Encyclopedia of Anti-Revisionism On-Line

Canadian Party of Labour

Gagnon & Vallieres: Rats from a sinking ship

First Published: Canadian Worker, Vol 4, No 6, October 1972
Transcription, Editing and Markup: Malcolm and Paul Saba
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In reality, Vallieres admits he is powerless against the present government. – Pierre Trudeau

(Montreal) – On December 13 the FLQ, where things have been relatively quiet lately, was rocked by a bomb blast of a different kind: FLQ ideological chief Pierre Vallieres declared in a long letter to Montreal newspaper Le Devoir that the FLQ should dissolve itself and that “revolutionaries” (like him) should forthwith support Rene Levesque’s Parti Quebecois. It was a cruel day for Vallieres’ followers and a great day for the bosses. All of a sudden, the underground guru dropped his revolutionary mask, leaving his rotten politics in full view. Did Vallieres, frustrated by the failure of FLQ-style “armed struggle”, make a deal with the cops or the bosses? Well, several days later, his buddy, lawyer Robert Lemieux began to make noises about when and how his favourite client would resurface.

Long before the October crisis, the Canadian Party of Labor denounced Vallieres counter revolutionary ideas, and particularly his advocacy of FLQ nationalist terrorism. During the hottest days of the crisis, the CPL published and circulated widely a special issue of Canadian Worker/L’Ouvrier entitled “FLQ Plays Bosses’ Game.” In it, CPL said:

Has the ruling class been weakened by the Cross and Laporte kidnappings? Have we workers moved ahead in our struggle against the rotten boss system and for socialism as a result? NOT A BIT!

FLQ actions have never had anything to do with working-class struggle. While workers have been fighting year after year, and needing better organization and class unity more than ever...the FLQ has spent its time planting bombs in letter-boxes, factories, statues and stock exchanges.

The bosses aren’t playing up the FLQ kidnappings for nothing. There’s no better pretext for beefing up the cops pushing the coordination of local, provincial and federal police forces, tightening up the screws of repression of the workers.

...The hard truth – whether the FLQ likes it not not – is that their actions aid the enemies of workers everywhere. Their actions are counter-revolutionary.

What is the result of FLQ actions? Give the bosses the chance they never miss; set off a wave of anti-Quebec racism among English-Canadian workers, and turn us against each other, the better to rake in the PROFITS. We need unity. The bosses and the FLQ lead us into isolation.

One year ago, CPL’s stand on the FLQ and the War Measures Act provoked nothing but outrage and indignation on the “left” in Quebec. Now the milk has curdled. FLQ actions were a dismal failure, and FLQ style politics is farther from the needs of workers in Quebec than it ever was. What else is new? Vallieres’ political development shows nationalism for what it is: bourgeois infighting, cut-throat competition for the biggest slice of the pie. This nationalism also points up a strange kind of collaboration among brother “enemies”: Trudeau encourages Quebec nationalism, since he knows that national divisions are the main obstacle to working-class unity all across Canada, while Levesque and Co. use it by channeling the class hatred of Quebec workers to the advantage of their section on the ruling class.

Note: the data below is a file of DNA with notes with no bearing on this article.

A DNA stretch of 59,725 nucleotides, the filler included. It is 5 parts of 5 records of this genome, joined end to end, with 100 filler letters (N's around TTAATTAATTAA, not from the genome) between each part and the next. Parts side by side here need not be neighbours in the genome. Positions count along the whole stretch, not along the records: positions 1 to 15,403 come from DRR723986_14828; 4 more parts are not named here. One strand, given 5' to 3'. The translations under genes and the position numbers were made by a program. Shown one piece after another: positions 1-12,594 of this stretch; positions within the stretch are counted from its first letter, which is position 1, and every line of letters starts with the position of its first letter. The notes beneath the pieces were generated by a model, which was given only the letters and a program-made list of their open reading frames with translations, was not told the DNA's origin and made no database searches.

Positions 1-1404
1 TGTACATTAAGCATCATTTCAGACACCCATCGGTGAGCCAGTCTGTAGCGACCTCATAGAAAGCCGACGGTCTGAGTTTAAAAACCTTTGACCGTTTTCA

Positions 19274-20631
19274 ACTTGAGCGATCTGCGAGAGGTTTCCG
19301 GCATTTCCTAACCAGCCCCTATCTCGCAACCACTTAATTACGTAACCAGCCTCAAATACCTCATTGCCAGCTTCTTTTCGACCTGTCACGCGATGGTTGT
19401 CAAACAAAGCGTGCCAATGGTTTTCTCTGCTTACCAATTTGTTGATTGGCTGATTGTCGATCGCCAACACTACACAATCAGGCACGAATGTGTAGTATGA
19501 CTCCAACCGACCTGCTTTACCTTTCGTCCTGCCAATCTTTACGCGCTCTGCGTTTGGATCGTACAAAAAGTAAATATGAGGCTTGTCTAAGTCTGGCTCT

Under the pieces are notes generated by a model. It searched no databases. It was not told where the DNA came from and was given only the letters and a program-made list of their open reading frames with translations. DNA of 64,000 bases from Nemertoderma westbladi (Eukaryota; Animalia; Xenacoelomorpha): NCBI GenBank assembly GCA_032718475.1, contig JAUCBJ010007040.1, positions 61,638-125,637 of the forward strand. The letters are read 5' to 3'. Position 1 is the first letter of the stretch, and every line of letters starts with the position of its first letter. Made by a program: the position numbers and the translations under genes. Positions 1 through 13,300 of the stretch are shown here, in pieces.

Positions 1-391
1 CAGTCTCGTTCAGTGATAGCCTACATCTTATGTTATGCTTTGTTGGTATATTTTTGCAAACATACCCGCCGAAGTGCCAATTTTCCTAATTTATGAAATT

Vallieres’ turnabout is a natural upshot of the entry of yet another boss gang onto the nationalist political scene: Marcel Pepin of the CNTU, Louis Laberge of the QFL, and their pack of hacks. Maybe these are Vallieres’ future comrades-in-arms... One things is certain: they are the forces who want their version of Chilian state capitalism to carry the day in the PQ against the more “moderate” Levesque-Parizeau clique. Workers, naturally, have nothing to expect from this basket of snakes. The idea of setting up a “labour” party by the union misleaders (a position favoured by Vallieres’ ex-comrade Charles Gagnon) shows just how deep divisions are in this den of thieves. And in the meantime, has Devior editor Claude Ryan, to whom Vallieres addressed his confession, managed to tune down his anti-worker, pro-clerical hysteria? Is he one bit less dangerous than when the journal Parti Pris (where Vallieres cut his nationalist teeth) attacked him in 1963?

Now that would-be bosses like Vallieres have given up on their version of violence and dumped the FLQ, it’s more clearly than ever up to the working class. The FLQ is dead and gone, but in place of its boss-serving terrorism, (MIA note: missing in original.)

But Vallieres, in his self-criticism, unleashed the most reactionary part of his outlook: nationalism. In so doing, he joins hands with Claude Ryan and Rene Levesque, whom he now recognizes as the authorities on national liberation. Of course, years ago, Vallieres was chummy with the likes of Trudeau and Gerard Pelletier. So what!

Another kind of violence will grow and flourish: the masses organized violence of the exploited millions crushed by the capitalist system. Today the working class (which Vallieres never misses a chance to insult) has thrown the bosses into a panic. When workers, led by their revolutionary communist party, pick up the gun, it won’t only be against the imperialists and big bosses like Trudeau – but also against worms like Vallieres who’ve rendered such faithful service in sidetracking workers’ struggles through the years.

As for the FLQ, the cops and national fascists will haggle over the remains.